Every once in a while, even though the room is full of experienced and successful people , you meet a leader who stands out. You can know in an instant that they act, think and guide differently than any other leader.
But those individuals did not become great leaders overnight. Although some were born with certain aptitudes to be it, the reality is that they are formed through training, experience and a healthy dose of introspection to make quick and correct decisions. They learn to work with different personalities. They discover how to nurture, motivate and inspire.
Do you want to become a great leader? Work hard to achieve it in a natural, automatic and instinctive way. Start by cultivating these eight habits:
1. They turn to praise. It’s easy to see when an acknowledgment is simply a pretext for assigning a long list of tasks. We have all been around people who occasionally shake hands. No matter how much they want to fake it, their dishonesty is evident (tell me if you haven’t had at least one boss like that).
Praise is almost like breathing for an effective leader: natural, aromatic, frequent, and most of all, genuine and sincere.
2. They decide. Ideas are great, but implementation is everything. Great leaders measure, evaluate and decide almost immediately, this because decision and action gives them confidence and momentum. So bad decisions are better than no decisions at all. Errors can almost always be corrected.
3. They accept responsibility. We all make bad decisions. What matters is what we do after we make those mistakes. Great leaders are the first to say “I was wrong” or “I made the wrong decision; we need to change course ”. They hold themselves accountable and desperately want to build a culture where mistakes are challenges to overcome, not opportunities to point fingers and blame someone.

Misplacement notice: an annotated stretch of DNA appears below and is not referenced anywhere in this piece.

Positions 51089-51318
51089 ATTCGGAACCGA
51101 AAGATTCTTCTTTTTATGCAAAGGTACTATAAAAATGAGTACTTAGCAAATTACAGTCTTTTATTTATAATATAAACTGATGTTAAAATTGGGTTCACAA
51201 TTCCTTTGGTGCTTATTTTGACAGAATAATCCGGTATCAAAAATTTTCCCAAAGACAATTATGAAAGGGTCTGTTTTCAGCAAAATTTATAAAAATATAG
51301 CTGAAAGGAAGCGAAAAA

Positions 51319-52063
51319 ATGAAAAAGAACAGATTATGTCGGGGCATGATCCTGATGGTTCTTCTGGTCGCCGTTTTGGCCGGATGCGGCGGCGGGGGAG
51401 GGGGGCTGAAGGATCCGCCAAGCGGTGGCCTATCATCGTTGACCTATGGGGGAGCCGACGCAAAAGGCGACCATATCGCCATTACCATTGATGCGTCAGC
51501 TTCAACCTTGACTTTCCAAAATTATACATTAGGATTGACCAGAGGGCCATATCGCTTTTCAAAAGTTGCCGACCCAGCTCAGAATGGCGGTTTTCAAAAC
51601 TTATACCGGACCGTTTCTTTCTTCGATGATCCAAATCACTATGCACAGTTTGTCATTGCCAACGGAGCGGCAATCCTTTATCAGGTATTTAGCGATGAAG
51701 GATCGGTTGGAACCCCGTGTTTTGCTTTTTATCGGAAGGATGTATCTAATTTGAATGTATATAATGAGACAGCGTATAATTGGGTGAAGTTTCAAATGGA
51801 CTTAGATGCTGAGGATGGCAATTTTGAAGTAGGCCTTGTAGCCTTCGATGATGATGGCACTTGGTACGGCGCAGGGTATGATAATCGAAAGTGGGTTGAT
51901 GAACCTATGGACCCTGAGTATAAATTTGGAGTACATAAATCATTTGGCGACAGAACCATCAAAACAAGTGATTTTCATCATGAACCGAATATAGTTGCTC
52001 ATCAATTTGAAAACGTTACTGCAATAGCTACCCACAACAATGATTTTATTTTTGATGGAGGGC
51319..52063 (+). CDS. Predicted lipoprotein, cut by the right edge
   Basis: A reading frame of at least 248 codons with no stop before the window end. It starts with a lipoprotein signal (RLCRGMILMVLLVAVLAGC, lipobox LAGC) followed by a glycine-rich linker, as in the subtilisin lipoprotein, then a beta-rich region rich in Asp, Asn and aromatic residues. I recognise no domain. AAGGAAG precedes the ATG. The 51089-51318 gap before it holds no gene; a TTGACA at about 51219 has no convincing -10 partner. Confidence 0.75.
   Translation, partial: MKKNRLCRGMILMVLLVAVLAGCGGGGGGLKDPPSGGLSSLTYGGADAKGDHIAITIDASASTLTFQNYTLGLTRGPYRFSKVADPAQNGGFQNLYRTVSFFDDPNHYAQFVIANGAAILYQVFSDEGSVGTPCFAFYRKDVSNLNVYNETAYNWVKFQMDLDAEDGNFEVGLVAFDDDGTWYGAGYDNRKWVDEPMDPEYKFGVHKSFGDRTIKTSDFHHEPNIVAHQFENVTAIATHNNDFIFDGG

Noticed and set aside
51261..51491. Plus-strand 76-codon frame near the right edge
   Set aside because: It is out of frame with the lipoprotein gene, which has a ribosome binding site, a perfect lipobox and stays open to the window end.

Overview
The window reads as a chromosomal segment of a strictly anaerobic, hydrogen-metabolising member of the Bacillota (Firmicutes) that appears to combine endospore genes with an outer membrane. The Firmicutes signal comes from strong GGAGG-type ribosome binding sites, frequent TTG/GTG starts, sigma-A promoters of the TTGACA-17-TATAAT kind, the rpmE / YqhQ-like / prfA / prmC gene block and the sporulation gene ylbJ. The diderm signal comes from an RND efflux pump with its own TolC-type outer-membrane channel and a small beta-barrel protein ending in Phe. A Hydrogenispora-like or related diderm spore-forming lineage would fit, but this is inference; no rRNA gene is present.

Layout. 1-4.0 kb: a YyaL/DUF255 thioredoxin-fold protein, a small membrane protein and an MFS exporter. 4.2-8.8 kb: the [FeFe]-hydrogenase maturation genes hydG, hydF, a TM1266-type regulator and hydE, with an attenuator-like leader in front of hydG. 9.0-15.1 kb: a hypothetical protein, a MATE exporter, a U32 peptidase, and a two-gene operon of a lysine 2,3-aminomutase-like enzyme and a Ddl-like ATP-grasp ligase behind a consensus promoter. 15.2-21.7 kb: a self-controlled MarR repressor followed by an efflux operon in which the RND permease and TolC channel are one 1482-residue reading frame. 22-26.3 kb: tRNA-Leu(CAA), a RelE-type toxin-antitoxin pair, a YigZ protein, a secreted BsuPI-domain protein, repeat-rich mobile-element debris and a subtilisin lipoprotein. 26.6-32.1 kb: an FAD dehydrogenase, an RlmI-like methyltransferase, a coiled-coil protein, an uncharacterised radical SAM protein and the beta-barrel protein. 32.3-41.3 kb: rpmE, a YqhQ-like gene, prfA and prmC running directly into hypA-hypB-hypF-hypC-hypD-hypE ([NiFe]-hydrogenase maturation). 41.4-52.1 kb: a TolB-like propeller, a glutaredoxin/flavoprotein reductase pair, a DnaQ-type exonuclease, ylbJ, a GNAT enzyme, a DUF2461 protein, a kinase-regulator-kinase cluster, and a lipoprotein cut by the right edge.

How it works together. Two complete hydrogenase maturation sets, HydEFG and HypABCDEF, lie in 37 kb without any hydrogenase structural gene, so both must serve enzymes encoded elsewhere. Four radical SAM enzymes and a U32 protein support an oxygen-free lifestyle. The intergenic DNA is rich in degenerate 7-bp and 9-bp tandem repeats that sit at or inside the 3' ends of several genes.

4. They communicate. Business is full of “what”: what to implement, what to execute, what to say, and sometimes what to feel. What is missing is a “why”. This is why many projects, processes and tasks fail.
Managers stipulate. Great leaders explain and then listen, because the most effective communication happens when we listen, not when we speak.
5. They set the example. Imagine that you are walking through the factory with the plant manager and there is a piece of garbage on the floor. There are two types of people in this situation:
One who sees it, stops, takes it, walks 20 steps to the garbage can and throws it away. He picked up the trash but also gave a message.
The other sees it, picks it up and keeps the garbage until he sees that a garbage can is nearby. He is not thinking of giving a message. He only saw some trash and picked it up without thinking.
Why is this important to employees? When you’re in charge, everyone sees what you do. The difference is how you do it and what that says about you. Great leaders do that because it is important to them.
6. Give feedback. We all want to improve: to be more skilled and successful. This is why we need constructive feedback. Because they care about their employees, not just as workers, but as people. Great leaders go to the one with problems and say “I know you can do that and I will help you.” Great leaders naturally try to change their lives because they care.
7. They seek help. At some point, many people in a leadership position avoid showing vulnerability . After all, you are in charge, so you are supposed to know everything. Of course that’s impossible. Great leaders don’t claim to know everything (in fact they must hire people who know more than they do) so they instinctively ask questions and automatically ask for help. In that process they show vulnerability, respect for the knowledge and skills of others and the willingness to listen, all great qualities of a leader.
8. Challenge. Most leaders implement their ideas by reinforcing processes and procedures that support their ideas. For employees, commitment and satisfaction are based on autonomy and independence. They care much more when it is their idea, process or responsibility.
Great leaders create standards and guidelines and then challenge their employees to give them the autonomy and independence to work their best. They allow employees to change “theirs” into “ours,” transforming work into an external expression of each person’s unique skills, talents, and experiences.
By Jeff Haden
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